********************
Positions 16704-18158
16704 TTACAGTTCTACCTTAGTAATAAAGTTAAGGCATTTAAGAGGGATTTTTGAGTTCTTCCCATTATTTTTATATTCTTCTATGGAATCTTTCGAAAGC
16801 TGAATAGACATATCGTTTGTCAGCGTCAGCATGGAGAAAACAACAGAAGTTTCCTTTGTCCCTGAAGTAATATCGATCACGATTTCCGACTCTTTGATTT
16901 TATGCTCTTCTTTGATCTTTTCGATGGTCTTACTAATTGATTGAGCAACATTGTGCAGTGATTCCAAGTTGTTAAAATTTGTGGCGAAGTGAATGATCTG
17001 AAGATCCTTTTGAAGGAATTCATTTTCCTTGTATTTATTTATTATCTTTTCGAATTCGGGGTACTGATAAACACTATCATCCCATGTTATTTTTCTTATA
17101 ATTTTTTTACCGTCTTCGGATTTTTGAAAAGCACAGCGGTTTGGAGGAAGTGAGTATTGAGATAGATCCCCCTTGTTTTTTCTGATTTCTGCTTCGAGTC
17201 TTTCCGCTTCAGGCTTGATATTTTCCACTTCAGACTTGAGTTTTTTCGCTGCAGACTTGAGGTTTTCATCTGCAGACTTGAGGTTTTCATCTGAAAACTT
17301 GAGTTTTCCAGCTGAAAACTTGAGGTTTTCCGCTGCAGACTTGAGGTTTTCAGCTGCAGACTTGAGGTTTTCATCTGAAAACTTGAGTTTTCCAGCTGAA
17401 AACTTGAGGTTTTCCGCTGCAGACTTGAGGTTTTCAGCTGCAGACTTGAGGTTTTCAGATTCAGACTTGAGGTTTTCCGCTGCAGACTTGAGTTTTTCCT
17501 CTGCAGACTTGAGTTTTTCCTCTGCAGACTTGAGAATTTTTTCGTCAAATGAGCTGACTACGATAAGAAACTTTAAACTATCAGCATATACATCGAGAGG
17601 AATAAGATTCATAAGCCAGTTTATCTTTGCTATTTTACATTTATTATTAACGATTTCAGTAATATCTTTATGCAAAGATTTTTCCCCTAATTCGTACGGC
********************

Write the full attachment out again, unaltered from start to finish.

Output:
Positions 16704-18158
16704 TTACAGTTCTACCTTAGTAATAAAGTTAAGGCATTTAAGAGGGATTTTTGAGTTCTTCCCATTATTTTTATATTCTTCTATGGAATCTTTCGAAAGC
16801 TGAATAGACATATCGTTTGTCAGCGTCAGCATGGAGAAAACAACAGAAGTTTCCTTTGTCCCTGAAGTAATATCGATCACGATTTCCGACTCTTTGATTT
16901 TATGCTCTTCTTTGATCTTTTCGATGGTCTTACTAATTGATTGAGCAACATTGTGCAGTGATTCCAAGTTGTTAAAATTTGTGGCGAAGTGAATGATCTG
17001 AAGATCCTTTTGAAGGAATTCATTTTCCTTGTATTTATTTATTATCTTTTCGAATTCGGGGTACTGATAAACACTATCATCCCATGTTATTTTTCTTATA
17101 ATTTTTTTACCGTCTTCGGATTTTTGAAAAGCACAGCGGTTTGGAGGAAGTGAGTATTGAGATAGATCCCCCTTGTTTTTTCTGATTTCTGCTTCGAGTC
17201 TTTCCGCTTCAGGCTTGATATTTTCCACTTCAGACTTGAGTTTTTTCGCTGCAGACTTGAGGTTTTCATCTGCAGACTTGAGGTTTTCATCTGAAAACTT
17301 GAGTTTTCCAGCTGAAAACTTGAGGTTTTCCGCTGCAGACTTGAGGTTTTCAGCTGCAGACTTGAGGTTTTCATCTGAAAACTTGAGTTTTCCAGCTGAA
17401 AACTTGAGGTTTTCCGCTGCAGACTTGAGGTTTTCAGCTGCAGACTTGAGGTTTTCAGATTCAGACTTGAGGTTTTCCGCTGCAGACTTGAGTTTTTCCT
17501 CTGCAGACTTGAGTTTTTCCTCTGCAGACTTGAGAATTTTTTCGTCAAATGAGCTGACTACGATAAGAAACTTTAAACTATCAGCATATACATCGAGAGG
17601 AATAAGATTCATAAGCCAGTTTATCTTTGCTATTTTACATTTATTATTAACGATTTCAGTAATATCTTTATGCAAAGATTTTTCCCCTAATTCGTACGGC